It’s interesting how the Internet has contributed new ways to meet people. I have developed a number of friendships over the years that are entirely online—though I’d certainly look these folks up if I landed in whatever country they’re in.
One such online friend is Flemming Bo Jensen. He is a photographer from Denmark who shares my love of Australia and attraction to the continent’s wilder places. He just finished a photo shoot in the Kimberley and created a gorgeous little video of his experience. I visited the Kimberley on my third trip to Australia, and I was there at the end of the dry season, so the waterfalls were a bit diminished from those in Flemming’s video. Plus I was traveling by land, camping in the remote wilderness, rather than cruising along the coast—though we did have the lovely opportunity of a helicopter ride out along the rivers and over the coastline, so I did get to experience many of the vistas in the video.
Though our trips were quite different, it was the same area, and it was an area that I loved. The video captures enough of what I experienced that it’s worth sharing. I’ll have more about my own trip through the Kimberley as time progresses, but I thought it worth sharing this now.
When looking at maps of outback Australia, one might be surprised at the number of lakes noted. If you look closer, you’ll usually see that the outlines of these lakes are shown with dotted lines. These lakes only sometimes have water. In a particularly rainy season, enough water may flow into these lakes that they are actually filled. Suddenly, waterbirds appear in the thousands and plants spring up nearby. But most of the time, these lakes are dry (though people are warned to stay off the dry surface, because, depending on how long it has been since the last rainfall reached the lake, it might be a dry crust on top of thick mud, and you don’t want to break through and get stuck in the sticky, salty mud below).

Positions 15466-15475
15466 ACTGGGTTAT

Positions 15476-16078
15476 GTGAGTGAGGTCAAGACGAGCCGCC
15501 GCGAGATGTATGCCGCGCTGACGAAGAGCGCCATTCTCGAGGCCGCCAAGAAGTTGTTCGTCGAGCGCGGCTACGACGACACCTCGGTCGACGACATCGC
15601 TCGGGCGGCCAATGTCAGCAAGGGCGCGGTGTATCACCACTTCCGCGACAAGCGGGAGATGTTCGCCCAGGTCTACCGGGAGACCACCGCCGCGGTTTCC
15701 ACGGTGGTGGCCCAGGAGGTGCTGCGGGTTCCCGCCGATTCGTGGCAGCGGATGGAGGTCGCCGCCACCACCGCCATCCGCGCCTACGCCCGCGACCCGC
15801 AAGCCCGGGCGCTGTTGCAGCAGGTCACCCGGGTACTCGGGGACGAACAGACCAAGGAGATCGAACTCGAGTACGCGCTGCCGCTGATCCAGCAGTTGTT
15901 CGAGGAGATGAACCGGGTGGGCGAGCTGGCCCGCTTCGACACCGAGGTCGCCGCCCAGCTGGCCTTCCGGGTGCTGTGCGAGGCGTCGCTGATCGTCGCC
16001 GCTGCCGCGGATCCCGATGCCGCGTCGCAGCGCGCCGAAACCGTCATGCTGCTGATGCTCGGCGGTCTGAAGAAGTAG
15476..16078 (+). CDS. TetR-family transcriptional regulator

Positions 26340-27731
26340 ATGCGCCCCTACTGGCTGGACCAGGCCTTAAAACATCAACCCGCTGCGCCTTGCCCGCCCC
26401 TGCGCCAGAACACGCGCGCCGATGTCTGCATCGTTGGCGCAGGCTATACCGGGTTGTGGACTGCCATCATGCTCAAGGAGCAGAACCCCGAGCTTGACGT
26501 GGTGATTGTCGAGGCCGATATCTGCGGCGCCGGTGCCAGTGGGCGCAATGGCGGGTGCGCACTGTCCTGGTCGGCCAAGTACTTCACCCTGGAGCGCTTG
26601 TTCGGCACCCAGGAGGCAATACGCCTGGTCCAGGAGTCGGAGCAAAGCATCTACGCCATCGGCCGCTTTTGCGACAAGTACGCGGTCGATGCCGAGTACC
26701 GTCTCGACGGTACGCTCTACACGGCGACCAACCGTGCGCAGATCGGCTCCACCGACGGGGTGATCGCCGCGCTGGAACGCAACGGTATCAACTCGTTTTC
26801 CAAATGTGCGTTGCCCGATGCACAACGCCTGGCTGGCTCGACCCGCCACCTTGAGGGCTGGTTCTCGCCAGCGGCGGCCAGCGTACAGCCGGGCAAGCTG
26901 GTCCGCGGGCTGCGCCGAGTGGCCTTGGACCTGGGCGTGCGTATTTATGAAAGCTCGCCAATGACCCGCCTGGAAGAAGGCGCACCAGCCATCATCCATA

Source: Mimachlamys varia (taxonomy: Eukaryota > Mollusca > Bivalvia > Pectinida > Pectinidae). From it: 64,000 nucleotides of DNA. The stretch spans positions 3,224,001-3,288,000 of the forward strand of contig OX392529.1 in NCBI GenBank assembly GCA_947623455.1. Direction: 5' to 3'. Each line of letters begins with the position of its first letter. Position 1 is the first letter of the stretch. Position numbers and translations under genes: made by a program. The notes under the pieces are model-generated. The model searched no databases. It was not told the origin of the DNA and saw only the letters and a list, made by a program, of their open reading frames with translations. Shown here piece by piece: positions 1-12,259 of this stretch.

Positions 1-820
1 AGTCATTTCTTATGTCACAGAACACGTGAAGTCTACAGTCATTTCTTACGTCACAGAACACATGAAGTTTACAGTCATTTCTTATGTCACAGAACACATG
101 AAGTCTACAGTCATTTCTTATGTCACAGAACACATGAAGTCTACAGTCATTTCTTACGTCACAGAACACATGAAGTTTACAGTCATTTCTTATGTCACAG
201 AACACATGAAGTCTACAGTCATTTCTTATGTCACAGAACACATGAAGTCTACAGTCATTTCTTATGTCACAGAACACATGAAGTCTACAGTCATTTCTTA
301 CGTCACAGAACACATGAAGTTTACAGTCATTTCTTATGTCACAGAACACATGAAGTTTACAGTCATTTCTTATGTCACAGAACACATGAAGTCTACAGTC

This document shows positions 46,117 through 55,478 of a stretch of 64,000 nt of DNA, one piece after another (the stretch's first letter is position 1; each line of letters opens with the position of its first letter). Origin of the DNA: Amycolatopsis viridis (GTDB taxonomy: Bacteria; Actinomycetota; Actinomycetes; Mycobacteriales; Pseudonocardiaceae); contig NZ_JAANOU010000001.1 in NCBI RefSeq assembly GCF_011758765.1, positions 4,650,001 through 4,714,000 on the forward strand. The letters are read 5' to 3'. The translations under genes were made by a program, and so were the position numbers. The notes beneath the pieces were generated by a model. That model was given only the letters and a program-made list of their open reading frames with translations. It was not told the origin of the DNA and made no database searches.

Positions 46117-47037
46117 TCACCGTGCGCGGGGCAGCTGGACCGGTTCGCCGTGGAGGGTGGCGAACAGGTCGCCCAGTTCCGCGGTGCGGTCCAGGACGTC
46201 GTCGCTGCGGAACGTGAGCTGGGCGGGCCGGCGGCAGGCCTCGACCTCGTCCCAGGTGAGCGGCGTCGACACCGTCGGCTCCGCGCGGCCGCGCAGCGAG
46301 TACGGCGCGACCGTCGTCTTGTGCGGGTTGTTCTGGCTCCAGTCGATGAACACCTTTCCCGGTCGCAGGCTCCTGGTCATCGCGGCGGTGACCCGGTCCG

However, if you’re driving through the outback, that doesn’t mean you might not see what looks like water.
In the poem “In The Droving Days,” Australian poet Banjo Paterson refers to the “The deep blue gleam of the phantom lakes.” These are the lakes we began to see more often as we crossed the outback of South Australia. The deep blue is actually just a reflection of the sky. When there is no water in these lakes, they turn into great sheets of white salt, and at the right angle, the reflective salt presents what appears to be a welcoming stretch of blue water. It is a wonderful thing to see—well, it’s wonderful if you weren’t hoping that it was really water.
When you’re not at the right angle to see the reflected sky, or when there are clouds, rather than unbroken blue, these lakes simply present an unbroken sheet of gleaming white, as with the lake below.
While at Woomera, and in fact as we continued to move north, I was fascinated by the sky. The photo below is at Woomera, while the photo at the top of the blog is from later that same day, in the small settlement of Glendambo. The clouds, like brush strokes from a nearly dry paint brush, stood out in strong contrast to the blue sky.
I later learned that this type of cloud is known as a mare’s tail, or, more scientifically, Cirrus uncinus. In addition to not knowing their name when I first saw them, I also did not know (but would soon learn) that they presaged rain.
But during that day on the road, I was not thinking of what the clouds meant, just that they were remarkably lovely.